Newly released police body camera footage shows a 51-year-old man screaming ''They're killing me!'' and ''I can't breathe'' while Oakland, Calif., police officers held him down. The man later died and last week, the city of Oakland settled a wrongful death lawsuit filed by the family for $450,000.
''You're killing me, I can see it,'' Hernan Jaramillo howled repeatedly in a five-minute video obtained by the Oakland Tribune.
Law enforcement officers were originally called to Jaramillo's home on July 8, 2013, because his sister, Ana Biocini, reported that an intruder was trying to kill her brother. Upon arrival, there was no sign of an intruder; instead, police said in court documents that Jaramillo was exhibiting ''erratic behavior'' and refused to be handcuffed.
In a statement released at the time, police said the subject became unresponsive in the ''ensuing struggle,'' at which point the officers immediately attempted to resuscitate him while waiting for emergency medical personnel to arrive.
Jaramillo never regained consciousness and was pronounced dead at the local hospital.
Police did not respond to requests for comment from The Washington Post Wednesday evening. Questions from the Associated Press and the Tribune about whether the department has policies on medical treatment and restraint, and if there was an internal investigation, have also been unanswered.
The grainy body camera footage uploaded to the Tribune website on Tuesday presents a murky illustration of the encounter, which has been described in differing accounts from the family and the city.
According to the AP, the restraint tactic police used is associated with the 2014 in-custody death of New York's Eric Garner, who was brought to the ground with a chokehold.
As Jaramillo screamed and struggled, the video captured law enforcement officers hovering above him and calmly telling him to relax.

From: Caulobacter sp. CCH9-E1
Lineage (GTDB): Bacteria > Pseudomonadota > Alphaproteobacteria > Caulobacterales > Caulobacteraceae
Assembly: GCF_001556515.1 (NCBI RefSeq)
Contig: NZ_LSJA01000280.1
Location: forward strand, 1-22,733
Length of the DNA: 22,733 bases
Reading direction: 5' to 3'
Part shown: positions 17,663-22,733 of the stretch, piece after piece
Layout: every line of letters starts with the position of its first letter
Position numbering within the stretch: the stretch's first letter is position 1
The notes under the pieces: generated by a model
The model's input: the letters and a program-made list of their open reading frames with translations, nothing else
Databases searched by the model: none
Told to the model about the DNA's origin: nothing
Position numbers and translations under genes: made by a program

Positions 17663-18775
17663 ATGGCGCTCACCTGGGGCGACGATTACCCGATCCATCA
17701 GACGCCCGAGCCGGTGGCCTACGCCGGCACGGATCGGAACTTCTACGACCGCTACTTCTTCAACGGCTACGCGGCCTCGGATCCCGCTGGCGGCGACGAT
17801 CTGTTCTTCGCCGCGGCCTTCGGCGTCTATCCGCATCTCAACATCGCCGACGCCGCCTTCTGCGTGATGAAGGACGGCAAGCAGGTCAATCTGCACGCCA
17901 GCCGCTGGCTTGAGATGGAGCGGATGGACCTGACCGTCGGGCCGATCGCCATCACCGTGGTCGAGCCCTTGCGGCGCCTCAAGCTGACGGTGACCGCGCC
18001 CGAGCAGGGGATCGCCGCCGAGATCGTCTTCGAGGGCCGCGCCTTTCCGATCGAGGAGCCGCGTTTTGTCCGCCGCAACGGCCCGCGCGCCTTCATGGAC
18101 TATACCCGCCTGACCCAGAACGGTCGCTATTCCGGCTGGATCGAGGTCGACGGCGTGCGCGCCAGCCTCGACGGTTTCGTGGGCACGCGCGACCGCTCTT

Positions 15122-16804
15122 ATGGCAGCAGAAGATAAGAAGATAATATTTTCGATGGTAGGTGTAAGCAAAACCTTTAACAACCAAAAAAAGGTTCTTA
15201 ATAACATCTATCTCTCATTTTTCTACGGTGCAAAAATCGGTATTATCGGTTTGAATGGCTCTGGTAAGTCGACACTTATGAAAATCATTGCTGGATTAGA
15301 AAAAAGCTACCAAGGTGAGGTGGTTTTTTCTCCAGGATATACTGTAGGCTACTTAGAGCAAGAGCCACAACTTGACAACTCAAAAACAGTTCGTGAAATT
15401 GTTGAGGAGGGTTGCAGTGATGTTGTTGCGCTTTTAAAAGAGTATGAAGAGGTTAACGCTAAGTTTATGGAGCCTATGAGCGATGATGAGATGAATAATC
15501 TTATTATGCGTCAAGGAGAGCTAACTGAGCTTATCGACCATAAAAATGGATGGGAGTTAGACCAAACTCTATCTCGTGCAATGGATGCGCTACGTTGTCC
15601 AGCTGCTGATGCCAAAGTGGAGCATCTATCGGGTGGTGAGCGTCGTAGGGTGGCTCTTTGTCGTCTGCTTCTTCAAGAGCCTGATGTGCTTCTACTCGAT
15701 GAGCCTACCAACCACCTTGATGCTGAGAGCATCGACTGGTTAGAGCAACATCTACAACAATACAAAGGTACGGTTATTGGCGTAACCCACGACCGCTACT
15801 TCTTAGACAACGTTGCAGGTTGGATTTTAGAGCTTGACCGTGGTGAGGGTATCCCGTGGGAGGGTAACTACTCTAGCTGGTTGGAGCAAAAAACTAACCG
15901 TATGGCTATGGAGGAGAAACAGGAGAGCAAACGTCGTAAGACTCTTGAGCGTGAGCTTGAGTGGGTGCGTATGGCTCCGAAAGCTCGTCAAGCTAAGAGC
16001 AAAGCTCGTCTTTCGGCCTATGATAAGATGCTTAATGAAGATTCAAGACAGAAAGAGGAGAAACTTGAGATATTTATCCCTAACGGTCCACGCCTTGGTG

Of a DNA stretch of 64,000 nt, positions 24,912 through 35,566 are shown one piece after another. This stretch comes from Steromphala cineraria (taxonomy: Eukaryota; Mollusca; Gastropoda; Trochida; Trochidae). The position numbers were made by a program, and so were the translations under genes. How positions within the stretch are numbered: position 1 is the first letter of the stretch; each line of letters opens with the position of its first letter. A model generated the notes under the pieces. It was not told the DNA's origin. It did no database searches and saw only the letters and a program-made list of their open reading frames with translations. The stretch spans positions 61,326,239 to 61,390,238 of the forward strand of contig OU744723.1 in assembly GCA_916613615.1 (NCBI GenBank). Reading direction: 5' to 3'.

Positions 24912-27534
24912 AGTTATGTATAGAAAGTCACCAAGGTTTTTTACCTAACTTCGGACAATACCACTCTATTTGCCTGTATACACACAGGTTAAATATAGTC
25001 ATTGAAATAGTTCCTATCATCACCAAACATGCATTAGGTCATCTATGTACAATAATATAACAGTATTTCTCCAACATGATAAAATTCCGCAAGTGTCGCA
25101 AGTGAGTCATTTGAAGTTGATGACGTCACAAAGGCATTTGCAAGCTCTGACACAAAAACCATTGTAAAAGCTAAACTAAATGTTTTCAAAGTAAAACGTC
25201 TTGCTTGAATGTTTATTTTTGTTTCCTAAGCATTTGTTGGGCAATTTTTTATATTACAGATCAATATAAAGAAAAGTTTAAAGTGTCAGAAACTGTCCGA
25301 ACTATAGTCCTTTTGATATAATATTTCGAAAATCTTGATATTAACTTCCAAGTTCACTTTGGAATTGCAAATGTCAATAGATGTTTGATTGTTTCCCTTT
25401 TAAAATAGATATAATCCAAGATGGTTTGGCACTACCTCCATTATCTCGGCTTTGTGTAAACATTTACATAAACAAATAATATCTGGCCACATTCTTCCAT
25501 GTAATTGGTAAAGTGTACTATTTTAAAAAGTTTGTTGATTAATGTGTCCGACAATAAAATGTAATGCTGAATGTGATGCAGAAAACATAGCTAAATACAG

A woman can be heard crying and speaking Spanish in the background. This is most likely Biocini, as she looked on while the arrest took place.
''Calm down, bud. We're not killing you,'' one officer said to Jaramillo. ''You need to stop tensing up. Just relax.''
The back-and-forth continued for a couple minutes before Jaramillo's softened, and police started asking him whether he had taken any drugs.
''Are you under the influence tonight?'' an officer asked. ''Did you take anything you shouldn't have? We're going to call the paramedics here. The more information you can give, the better.''
By that point, Jaramillo had grown quiet.
The paramedic's report said he had vomit in his airwaves, was handcuffed and nonresponsive when medical personnel arrived, the Tribune reported. A coroner declared the cause of death multiple drug intoxication associated with physical exertion.
There was evidence of cocaine metabolites and alcohol in Jaramillo's blood, the autopsy found, and there was no indication that he suffered internal injuries. The coroner said the man's heart was compromised by hardening arteries.
The family's lawsuit disputed this assessment, citing an independent pathologist who countered that there was no evidence of cocaine use that evening.
The complaint alleged that Jaramillo was killed by the force police exerted on him.
''People have been taught that you don't get on somebody's back and press down,'' the family's attorney, John Burris, told the Tribune.
The family claimed that an officer pressed his knee into Jaramillo's back, but the city said body camera footage doesn't support this accusation, nor were there bruises found on his back.